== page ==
Crop Marks at Draffan: Aerial Archaeology - Mapping from the skies
Part of the Mapping the Past trail
Aerial photography is a key tool used by archaeologists to understand and map the landscape. Aerial photographs have the ability to reveal hidden features not easily visible on the ground in the form of cropmarks.
Cropmarks are formed when the growing rates of crops like wheat are changed by buried archaeology . The remains of ditches or pots holes, buried below the ground, hold more moisture than the surrounding soil, and the crops planted above them can grow faster and stronger. The difference between the crop growing produce an effect that can be seen from the air and plotted onto maps, allowing us to see buried and badly damaged archaeological features.
Although a quiet farm today, evidence from aerial photographs suggest that Draffan was once the centre of a busy community, with large enclosed sites, possibly dating to the Iron Age, dominating the plateau on which the farm sits.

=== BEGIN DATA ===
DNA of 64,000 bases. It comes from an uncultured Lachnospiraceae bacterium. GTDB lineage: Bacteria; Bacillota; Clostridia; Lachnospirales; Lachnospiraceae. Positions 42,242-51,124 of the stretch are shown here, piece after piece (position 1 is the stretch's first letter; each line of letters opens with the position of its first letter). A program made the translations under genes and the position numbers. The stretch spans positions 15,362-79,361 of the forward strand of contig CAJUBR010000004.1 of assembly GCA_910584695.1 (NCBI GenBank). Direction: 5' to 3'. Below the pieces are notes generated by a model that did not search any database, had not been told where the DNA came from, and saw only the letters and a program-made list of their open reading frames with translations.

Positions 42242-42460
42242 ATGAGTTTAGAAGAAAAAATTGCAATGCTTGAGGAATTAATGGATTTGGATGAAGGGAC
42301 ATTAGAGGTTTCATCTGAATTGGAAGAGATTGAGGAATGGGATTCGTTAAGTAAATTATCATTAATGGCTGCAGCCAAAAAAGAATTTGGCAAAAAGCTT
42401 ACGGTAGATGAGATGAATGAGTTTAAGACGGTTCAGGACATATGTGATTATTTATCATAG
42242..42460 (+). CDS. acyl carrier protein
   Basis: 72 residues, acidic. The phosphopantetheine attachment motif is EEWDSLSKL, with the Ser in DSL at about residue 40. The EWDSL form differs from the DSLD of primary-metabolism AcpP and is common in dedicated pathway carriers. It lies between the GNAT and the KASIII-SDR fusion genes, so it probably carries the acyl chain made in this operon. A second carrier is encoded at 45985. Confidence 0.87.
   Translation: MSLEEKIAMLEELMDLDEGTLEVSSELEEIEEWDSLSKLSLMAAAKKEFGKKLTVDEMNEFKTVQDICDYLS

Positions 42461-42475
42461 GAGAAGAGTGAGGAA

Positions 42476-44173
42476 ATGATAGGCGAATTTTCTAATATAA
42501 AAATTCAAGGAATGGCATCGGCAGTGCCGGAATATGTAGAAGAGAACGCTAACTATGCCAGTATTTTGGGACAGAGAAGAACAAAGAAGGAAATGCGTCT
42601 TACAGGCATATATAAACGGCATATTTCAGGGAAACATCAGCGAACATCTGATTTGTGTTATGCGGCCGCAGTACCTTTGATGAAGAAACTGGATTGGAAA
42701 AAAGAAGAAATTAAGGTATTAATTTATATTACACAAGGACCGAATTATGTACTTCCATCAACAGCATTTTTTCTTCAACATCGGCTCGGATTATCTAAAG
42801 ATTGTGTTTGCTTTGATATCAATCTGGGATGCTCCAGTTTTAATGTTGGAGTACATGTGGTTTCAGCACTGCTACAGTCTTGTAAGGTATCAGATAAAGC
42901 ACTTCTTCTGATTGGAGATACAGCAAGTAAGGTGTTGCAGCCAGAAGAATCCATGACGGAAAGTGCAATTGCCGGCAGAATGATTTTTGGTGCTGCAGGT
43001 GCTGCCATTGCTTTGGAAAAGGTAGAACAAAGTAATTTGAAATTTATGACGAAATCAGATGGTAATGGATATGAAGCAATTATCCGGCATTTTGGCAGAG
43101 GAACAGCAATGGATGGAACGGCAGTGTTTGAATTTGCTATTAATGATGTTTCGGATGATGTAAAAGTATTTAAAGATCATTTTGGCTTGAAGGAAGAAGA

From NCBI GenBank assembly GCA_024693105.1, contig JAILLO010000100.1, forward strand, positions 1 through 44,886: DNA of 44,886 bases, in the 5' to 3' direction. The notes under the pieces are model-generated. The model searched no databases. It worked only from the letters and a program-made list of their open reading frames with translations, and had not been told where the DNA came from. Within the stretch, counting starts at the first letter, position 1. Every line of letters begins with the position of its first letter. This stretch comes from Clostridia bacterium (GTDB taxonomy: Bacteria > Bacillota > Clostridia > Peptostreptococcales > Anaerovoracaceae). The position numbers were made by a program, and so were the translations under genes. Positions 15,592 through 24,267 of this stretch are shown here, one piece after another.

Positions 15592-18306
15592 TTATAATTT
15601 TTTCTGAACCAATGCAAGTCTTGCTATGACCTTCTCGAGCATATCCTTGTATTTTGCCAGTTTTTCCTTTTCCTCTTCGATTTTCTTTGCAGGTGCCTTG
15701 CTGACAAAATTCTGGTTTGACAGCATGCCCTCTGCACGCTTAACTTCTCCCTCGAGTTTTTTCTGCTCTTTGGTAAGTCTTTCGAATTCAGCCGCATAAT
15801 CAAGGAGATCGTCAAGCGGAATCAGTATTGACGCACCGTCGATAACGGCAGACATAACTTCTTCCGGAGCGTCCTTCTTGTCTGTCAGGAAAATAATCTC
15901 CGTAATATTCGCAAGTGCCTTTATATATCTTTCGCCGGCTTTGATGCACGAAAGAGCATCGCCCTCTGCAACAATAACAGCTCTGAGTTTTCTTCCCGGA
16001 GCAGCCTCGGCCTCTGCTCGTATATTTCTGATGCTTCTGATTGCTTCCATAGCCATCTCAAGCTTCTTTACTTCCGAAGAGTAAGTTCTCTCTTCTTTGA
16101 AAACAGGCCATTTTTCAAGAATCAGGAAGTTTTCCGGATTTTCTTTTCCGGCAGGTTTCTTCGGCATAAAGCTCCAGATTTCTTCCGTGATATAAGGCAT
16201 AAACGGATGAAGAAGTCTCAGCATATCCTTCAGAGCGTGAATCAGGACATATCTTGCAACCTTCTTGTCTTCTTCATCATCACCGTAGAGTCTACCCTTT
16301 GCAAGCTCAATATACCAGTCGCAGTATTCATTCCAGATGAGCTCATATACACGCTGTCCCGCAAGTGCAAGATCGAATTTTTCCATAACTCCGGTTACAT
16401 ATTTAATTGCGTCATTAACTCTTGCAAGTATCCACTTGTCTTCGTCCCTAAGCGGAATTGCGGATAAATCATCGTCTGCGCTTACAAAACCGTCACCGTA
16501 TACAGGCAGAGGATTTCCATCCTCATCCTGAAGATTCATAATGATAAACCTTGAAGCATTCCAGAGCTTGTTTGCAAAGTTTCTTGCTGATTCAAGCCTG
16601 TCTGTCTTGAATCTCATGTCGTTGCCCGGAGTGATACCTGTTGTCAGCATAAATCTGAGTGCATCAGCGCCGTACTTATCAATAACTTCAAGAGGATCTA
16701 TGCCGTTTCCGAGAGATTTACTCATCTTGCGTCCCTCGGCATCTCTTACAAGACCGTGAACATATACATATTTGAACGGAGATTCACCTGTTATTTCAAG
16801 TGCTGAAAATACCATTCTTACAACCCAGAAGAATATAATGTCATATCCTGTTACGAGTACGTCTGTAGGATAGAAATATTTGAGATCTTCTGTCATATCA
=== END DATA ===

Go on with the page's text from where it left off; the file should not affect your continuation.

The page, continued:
One of the cropmarks at Draffan was visible in 1864 when JB Greenshields noted that, "On the farm of Draffan was a small camp regularly constructed, of a circular form, having a diameter of about 60ft but now much obliterated." Since the mid 19th century, this site has been ploughed away and can now only be seen from the air.
This listing was created as part of the Mapping the Past project, managed by Northlight Heritage and delivered by CAVLP Heritage. Explore the site as part of the Mapping the Past trail (see right).